TOKYO, September 5 – The dollar soared to a near six year high against the yen Friday on upbeat expectations for US jobs data, while the euro sank after the European Central Bank launched a surprise round of monetary easing.
The greenback jumped to 105.69 yen in early Asian trade — its highest level since the depths of the global financial crisis in October 2008 — before easing slightly to 105.33 yen. However, it was still above the 105.22 yen seen in New York.
The euro, which fell below $1.30 for the first time since July 2013 on Thursday, bought $1.2931 compared with $1.2945 in US trade while it was unchanged at 136.22 yen.
Upbeat data for the world’s number one economy have helped boost the dollar recently, with key jobs numbers scheduled for later Friday.
The US currency has also been given a lift against the yen as investors shift out of the euro after the ECB’s announcement.
The dollar’s rebound to crisis era levels is psychologically significant, said Junichi Ishikawa, market analyst at IG Securities.
“This will send a signal to the market that further advances in the dollar lie ahead,” Ishikawa said.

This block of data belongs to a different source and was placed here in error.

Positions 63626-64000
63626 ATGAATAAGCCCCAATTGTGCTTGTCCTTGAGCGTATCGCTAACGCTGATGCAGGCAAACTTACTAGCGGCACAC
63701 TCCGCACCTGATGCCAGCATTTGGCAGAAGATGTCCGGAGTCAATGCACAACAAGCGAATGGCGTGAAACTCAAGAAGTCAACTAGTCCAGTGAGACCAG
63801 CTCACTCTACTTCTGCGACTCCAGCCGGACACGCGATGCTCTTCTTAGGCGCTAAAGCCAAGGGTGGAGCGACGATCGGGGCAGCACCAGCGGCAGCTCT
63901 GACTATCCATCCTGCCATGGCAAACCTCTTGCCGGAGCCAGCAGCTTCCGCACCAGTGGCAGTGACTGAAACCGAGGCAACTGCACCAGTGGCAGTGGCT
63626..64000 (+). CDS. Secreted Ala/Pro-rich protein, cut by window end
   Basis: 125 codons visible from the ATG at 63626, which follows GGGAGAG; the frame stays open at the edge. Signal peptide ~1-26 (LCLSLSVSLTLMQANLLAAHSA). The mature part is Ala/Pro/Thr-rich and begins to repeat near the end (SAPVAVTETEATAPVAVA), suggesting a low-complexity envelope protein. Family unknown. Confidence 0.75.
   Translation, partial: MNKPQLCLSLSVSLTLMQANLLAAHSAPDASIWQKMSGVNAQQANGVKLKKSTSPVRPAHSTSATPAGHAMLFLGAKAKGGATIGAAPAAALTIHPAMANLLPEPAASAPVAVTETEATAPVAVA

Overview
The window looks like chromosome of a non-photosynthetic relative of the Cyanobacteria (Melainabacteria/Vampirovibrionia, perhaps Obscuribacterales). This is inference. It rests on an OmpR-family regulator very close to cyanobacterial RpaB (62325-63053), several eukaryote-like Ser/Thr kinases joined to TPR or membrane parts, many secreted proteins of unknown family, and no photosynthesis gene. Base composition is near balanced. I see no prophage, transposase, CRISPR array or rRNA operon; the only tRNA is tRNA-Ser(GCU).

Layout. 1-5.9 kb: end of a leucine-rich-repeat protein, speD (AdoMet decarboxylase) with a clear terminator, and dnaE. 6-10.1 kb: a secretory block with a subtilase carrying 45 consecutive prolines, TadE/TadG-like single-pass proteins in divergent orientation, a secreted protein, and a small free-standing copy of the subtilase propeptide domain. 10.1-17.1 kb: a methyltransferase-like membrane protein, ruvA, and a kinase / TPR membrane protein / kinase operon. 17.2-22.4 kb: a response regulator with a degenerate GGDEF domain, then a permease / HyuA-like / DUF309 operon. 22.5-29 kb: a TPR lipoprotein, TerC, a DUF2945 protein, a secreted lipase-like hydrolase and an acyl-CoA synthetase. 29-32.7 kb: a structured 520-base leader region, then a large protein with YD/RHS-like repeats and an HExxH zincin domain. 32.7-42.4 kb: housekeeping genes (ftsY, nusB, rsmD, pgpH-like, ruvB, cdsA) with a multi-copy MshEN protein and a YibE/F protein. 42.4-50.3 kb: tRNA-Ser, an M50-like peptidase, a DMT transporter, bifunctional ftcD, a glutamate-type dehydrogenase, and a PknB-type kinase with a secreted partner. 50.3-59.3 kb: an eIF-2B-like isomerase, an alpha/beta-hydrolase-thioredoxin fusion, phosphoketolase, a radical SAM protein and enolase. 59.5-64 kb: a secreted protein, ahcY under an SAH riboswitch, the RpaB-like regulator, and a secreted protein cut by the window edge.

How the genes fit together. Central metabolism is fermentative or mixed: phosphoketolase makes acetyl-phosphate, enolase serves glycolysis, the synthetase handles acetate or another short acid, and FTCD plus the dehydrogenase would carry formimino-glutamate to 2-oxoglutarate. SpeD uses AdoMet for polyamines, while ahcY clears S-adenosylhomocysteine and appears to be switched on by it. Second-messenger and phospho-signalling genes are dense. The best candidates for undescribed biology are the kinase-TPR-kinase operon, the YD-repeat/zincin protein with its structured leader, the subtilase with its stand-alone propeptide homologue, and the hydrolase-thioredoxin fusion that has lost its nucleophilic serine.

ECB policymakers on Thursday cut eurozone interest rates to 0.05 percent from 0.15 percent and the deposit rate to minus 0.2 percent from minus 0.1 percent, meaning lenders will now have to pay more to keep their cash at the central bank.
It also unveiled plans to purchase asset backed securities to help kick start lending in the region, which is dogged by the threat of deflation.
“The ECB over delivered versus consensus market expectations,” National Australia Bank said in a note.
Tsuyoshi Hirota, chief manager of the forex department at Mitsubishi UFJ Trust and Banking, said some market players were “taking dollar buying opportunities ahead of the release of the (US) jobs data” Friday.
“Strong figures are expected, prompting short-term buying,” he said of the August employment data.
The US economy’s upward momentum has fuelled speculation the Federal Reserve will hike interest rates sooner than later, which would boost the greenback.
On Thursday, the Bank of Japan (BoJ) kept its loose monetary policy in place but held off expanding the programme. It stuck to its rosy view of the world’s number three economy despite mounting evidence that an April sales tax hike has stalled growth.
The dollar was mostly higher against other Asia-Pacific currencies.
It strengthened to Sg$1.2558 from Sg$1.2518 on Thursday, to 32.11 Thai baht from 32.03 baht, to 1,025.25 South Korean won from 1,018.75 won, and to 43.66 Philippine pesos from 43.57 pesos.
The dollar also rose to Tw$29.94 from Tw$29.90 and to 60.43 Indian rupees from 60.42 rupees, while it edged down to 11,765.00 Indonesian rupiah from 11,766.30 rupiah.
The Australian dollar inched up to 93.41 US cents from 93.38 cents while the Chinese yuan rose to 17.12 yen from 17.09 yen.
— Dow Jones Newswires contributed to this article —